Question: I've been happily married to a wonderful man for the last four years. My husband has a teenage son from his previous marriage, but we've decided not to have kids of our own.
Last week, I was boxing up papers from our office and came upon a printed email from my father-in-law to his financial planner. In the email, my father-in-law asked the financial planner how to ensure that my stepson received the remainder of my in-laws' estate after my husband dies. The financial planner suggested a couple of options, one of which was a generation-skipping trust that would pass to my stepson upon my husband's death, regardless of whether I or my husband died first.
I was surprised and incredibly hurt by the question from my father-in-law, since I am younger than my husband and there is a good chance I will outlive him. While I sympathize with his desire to pass something down to his grandson, it seems cruel and unnecessary to do so by leaving me with nothing when I am a widow.
Still, it's his family's money and not mine, and I feel guilty for even caring. But I am genuinely scared for my financial future now, and deeply hurt by my in-laws' coldness. Am I wrong to be upset? Should I ask my husband to talk to them about it?
Answer: Your being upset is understandable. It would be a mistake, though, to stick with those hurt feelings as your only response.
No one wants to be called untrustworthy, which is the message you're getting from the letter. Your father-in-law ("Phil") doesn't trust you to be the one to ensure his grandson inherits his estate. As I said, it's understandable that this would sting.
But if you were this teenage boy's mother, how would you feel if his inheritance from Phil went through a stepmother before going to him - if, in fact, it ever did go to him? You'd stand for that?
I have to think not, no matter how highly you regarded the stepmother's character.
In fact, it's such a huge thing to entrust to anyone that not being trusted is - for these purposes, at least - not even a personal slight. I can see not wanting to be trusted with this. Leave what's mine to me, thanks, but don't put me in charge of anyone else's share, because I don't need that grief.
Accordingly, the transaction you've witnessed here is commonplace. People routinely secure assets for their immediate families because even one variable or third party can leave the intended heir with nothing.
So. Take your moment to be upset, then reframe as needed to see the practical wisdom in what Phil wants to do.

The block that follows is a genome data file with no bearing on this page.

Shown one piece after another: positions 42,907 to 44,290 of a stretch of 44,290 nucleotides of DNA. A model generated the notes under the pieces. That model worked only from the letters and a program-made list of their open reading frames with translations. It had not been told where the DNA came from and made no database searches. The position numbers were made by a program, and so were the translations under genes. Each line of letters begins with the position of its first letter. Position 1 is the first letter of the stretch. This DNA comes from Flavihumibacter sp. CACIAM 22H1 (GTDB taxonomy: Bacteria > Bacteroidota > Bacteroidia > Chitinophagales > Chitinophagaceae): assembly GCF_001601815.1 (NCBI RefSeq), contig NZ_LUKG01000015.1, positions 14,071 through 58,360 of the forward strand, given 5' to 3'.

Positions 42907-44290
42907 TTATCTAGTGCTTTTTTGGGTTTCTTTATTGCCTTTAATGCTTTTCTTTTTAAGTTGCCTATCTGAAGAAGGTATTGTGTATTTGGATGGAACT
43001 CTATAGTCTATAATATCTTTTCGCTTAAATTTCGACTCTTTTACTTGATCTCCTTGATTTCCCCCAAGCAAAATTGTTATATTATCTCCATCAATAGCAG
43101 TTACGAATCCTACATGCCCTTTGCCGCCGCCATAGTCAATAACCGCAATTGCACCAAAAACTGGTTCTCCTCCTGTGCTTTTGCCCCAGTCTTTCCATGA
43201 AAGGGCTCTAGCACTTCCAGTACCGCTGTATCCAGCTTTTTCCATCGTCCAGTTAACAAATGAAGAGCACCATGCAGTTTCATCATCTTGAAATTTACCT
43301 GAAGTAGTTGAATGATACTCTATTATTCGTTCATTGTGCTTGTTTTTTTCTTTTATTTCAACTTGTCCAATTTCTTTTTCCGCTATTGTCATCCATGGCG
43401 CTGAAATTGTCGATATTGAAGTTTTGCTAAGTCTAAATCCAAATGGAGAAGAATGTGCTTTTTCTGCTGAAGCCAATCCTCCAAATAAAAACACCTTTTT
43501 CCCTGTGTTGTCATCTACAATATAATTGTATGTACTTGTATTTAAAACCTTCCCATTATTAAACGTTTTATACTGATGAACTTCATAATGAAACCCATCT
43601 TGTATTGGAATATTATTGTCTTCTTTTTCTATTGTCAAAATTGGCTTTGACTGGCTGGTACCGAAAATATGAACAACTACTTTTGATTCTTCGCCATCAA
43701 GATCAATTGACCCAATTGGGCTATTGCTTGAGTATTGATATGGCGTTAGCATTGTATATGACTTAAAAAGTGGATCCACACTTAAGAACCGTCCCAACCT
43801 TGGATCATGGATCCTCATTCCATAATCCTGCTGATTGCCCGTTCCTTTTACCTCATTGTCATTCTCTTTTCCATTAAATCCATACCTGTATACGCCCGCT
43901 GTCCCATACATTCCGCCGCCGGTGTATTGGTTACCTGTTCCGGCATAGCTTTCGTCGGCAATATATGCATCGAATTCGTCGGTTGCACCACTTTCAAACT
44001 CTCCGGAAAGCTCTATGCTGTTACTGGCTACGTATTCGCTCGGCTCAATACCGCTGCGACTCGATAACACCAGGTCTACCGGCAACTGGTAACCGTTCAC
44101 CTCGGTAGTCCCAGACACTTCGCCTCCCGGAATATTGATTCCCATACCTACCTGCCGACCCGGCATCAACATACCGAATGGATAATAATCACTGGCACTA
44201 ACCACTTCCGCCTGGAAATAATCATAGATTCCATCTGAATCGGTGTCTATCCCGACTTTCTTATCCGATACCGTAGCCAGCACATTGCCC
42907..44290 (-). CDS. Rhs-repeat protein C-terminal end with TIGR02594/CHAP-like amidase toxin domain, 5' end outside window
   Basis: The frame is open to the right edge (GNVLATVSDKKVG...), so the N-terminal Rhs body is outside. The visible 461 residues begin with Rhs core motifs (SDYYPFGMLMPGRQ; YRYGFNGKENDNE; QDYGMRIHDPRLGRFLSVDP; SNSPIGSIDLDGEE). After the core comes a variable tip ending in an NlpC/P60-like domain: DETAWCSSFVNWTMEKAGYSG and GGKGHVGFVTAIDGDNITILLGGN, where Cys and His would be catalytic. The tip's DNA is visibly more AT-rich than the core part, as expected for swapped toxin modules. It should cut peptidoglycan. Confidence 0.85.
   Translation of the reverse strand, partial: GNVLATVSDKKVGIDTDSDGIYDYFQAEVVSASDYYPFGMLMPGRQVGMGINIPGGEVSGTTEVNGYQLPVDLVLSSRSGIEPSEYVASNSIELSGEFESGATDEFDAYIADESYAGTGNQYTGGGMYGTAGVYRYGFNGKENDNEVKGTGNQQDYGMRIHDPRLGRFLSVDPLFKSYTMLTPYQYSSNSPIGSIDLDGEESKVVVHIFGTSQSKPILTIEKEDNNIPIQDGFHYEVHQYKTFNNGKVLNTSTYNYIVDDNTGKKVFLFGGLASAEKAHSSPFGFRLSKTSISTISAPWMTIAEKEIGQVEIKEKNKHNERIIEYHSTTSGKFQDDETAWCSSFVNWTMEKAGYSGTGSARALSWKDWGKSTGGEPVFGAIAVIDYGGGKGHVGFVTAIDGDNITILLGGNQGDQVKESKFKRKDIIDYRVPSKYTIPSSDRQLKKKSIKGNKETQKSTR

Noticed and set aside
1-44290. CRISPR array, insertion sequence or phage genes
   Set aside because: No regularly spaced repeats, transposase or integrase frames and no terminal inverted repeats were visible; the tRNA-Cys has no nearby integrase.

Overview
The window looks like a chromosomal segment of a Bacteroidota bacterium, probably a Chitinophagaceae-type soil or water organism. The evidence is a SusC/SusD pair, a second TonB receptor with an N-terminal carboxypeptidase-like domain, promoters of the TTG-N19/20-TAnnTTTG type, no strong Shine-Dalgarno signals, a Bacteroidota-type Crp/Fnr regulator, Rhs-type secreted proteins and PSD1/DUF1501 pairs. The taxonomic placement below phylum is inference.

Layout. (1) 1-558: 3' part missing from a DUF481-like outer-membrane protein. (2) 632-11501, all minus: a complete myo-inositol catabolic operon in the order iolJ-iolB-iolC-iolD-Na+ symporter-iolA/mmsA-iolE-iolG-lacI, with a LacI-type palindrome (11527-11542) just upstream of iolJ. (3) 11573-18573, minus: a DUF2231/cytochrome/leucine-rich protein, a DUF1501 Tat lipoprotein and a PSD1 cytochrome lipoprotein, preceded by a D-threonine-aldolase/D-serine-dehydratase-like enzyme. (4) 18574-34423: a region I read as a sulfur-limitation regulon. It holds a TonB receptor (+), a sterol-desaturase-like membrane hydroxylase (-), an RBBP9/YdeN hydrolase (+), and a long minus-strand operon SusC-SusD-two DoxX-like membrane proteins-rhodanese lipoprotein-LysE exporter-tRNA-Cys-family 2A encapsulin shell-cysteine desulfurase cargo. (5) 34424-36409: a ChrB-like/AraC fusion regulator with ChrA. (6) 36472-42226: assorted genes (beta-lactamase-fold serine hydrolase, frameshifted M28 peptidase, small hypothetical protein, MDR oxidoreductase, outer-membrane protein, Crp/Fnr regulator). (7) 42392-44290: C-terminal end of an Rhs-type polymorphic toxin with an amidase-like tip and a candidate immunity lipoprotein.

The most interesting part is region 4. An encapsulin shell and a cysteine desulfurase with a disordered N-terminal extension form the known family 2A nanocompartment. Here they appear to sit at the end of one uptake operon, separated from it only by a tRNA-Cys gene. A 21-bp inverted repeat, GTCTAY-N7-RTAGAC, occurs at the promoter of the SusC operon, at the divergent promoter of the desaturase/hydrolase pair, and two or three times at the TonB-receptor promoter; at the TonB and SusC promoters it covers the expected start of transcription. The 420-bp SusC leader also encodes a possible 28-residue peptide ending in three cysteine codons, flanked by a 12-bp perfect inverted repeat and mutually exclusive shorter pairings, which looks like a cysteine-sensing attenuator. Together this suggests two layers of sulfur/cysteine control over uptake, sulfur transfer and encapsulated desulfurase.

Then go a step farther and think pragmatically about your own position here. What will happen if your husband does predecease you? Will you be left with nothing? Will your stepson own your home?
These not only are important questions in their own right, but they're also (more or less) independent of Phil's arrangements for your stepson. You and your husband have your own shared lives, and presumably that includes some assets -- so you need to discuss how you'll provide for each other in your wills to ensure neither is left homeless or broke.
Raise it not with, "Hey, why is he getting everything while I get nothing?" but with, "I stumbled across this email, and it made me realize we haven't gotten our own estate plans in order. We need to make sure neither of us is in for a nasty surprise."
Question: What do you recommend about meeting the partner's first wife? We have been together a year, are serious, committed, and secure in our relationship. I will meet his ex-wife this spring at their child's graduation, but I am not looking forward to it. I'm kind of OK with this step, and he and I have talked about it, but I do have a voice in my head reminding me that, with children and a marriage, they have a bond that I might never have with him. I would appreciate any tips.
Answer: With everyone he knows and has ever known, he has a bond you'll never have with him. There's no ex-spouse monopoly here.
And you, likewise, will have a bond with him that no one else ever will.
Individual + individual = unique pairing. Period. The sooner you own what you have for what it is, inherently and uncorrupted by what-ifs and who-elses - who can, by the way, include parents and sibs and best buddies as well as exes, since all represent his deep history -- the better able you will be just to meet any of his people as a fellow traveler as opposed to wrangler of baggage.
So just be friendly and flexible -- and be on the margins, please. A graduation is about the grad, so if the spotlight nicks you wherever you happen to stand, graciously step to the side.
Chat with Carolyn Hax online at noon Fridays at www.washingtonpost.com.